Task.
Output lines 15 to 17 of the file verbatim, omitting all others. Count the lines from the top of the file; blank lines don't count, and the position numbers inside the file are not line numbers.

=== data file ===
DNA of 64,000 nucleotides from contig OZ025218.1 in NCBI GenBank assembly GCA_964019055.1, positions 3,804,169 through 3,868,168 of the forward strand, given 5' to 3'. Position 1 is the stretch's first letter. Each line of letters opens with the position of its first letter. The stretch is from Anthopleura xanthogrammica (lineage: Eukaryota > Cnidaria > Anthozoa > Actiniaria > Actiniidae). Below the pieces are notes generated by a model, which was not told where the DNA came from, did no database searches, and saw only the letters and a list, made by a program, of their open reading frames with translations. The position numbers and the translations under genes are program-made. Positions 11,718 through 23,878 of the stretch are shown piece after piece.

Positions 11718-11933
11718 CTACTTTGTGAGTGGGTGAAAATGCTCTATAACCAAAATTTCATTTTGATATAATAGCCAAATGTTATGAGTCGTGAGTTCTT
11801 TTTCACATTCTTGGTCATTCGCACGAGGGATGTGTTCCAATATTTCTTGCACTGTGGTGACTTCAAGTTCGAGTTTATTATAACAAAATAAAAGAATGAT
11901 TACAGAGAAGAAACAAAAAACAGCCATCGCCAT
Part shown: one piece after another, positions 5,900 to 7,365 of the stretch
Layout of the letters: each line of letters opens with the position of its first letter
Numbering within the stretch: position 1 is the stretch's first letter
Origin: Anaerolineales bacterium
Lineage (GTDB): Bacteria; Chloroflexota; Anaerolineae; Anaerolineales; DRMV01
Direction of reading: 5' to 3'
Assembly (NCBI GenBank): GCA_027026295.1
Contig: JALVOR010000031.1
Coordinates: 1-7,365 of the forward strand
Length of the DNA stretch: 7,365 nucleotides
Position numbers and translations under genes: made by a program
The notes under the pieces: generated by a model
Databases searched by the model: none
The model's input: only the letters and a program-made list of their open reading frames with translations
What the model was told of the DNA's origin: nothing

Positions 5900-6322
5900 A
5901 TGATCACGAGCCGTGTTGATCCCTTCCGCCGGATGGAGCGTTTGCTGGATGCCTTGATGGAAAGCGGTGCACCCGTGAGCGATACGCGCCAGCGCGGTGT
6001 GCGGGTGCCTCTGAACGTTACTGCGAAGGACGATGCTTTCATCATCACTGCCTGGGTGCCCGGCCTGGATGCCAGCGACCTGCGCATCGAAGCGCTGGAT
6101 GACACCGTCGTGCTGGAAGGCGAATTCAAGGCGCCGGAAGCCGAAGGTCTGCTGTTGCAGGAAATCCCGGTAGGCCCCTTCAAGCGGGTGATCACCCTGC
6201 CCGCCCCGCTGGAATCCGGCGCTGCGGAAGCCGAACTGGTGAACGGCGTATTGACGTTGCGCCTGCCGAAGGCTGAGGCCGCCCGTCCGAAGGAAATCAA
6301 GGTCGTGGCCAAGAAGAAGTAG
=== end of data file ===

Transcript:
Length of the DNA stretch: 7,365 nucleotides
Position numbers and translations under genes: made by a program
The notes under the pieces: generated by a model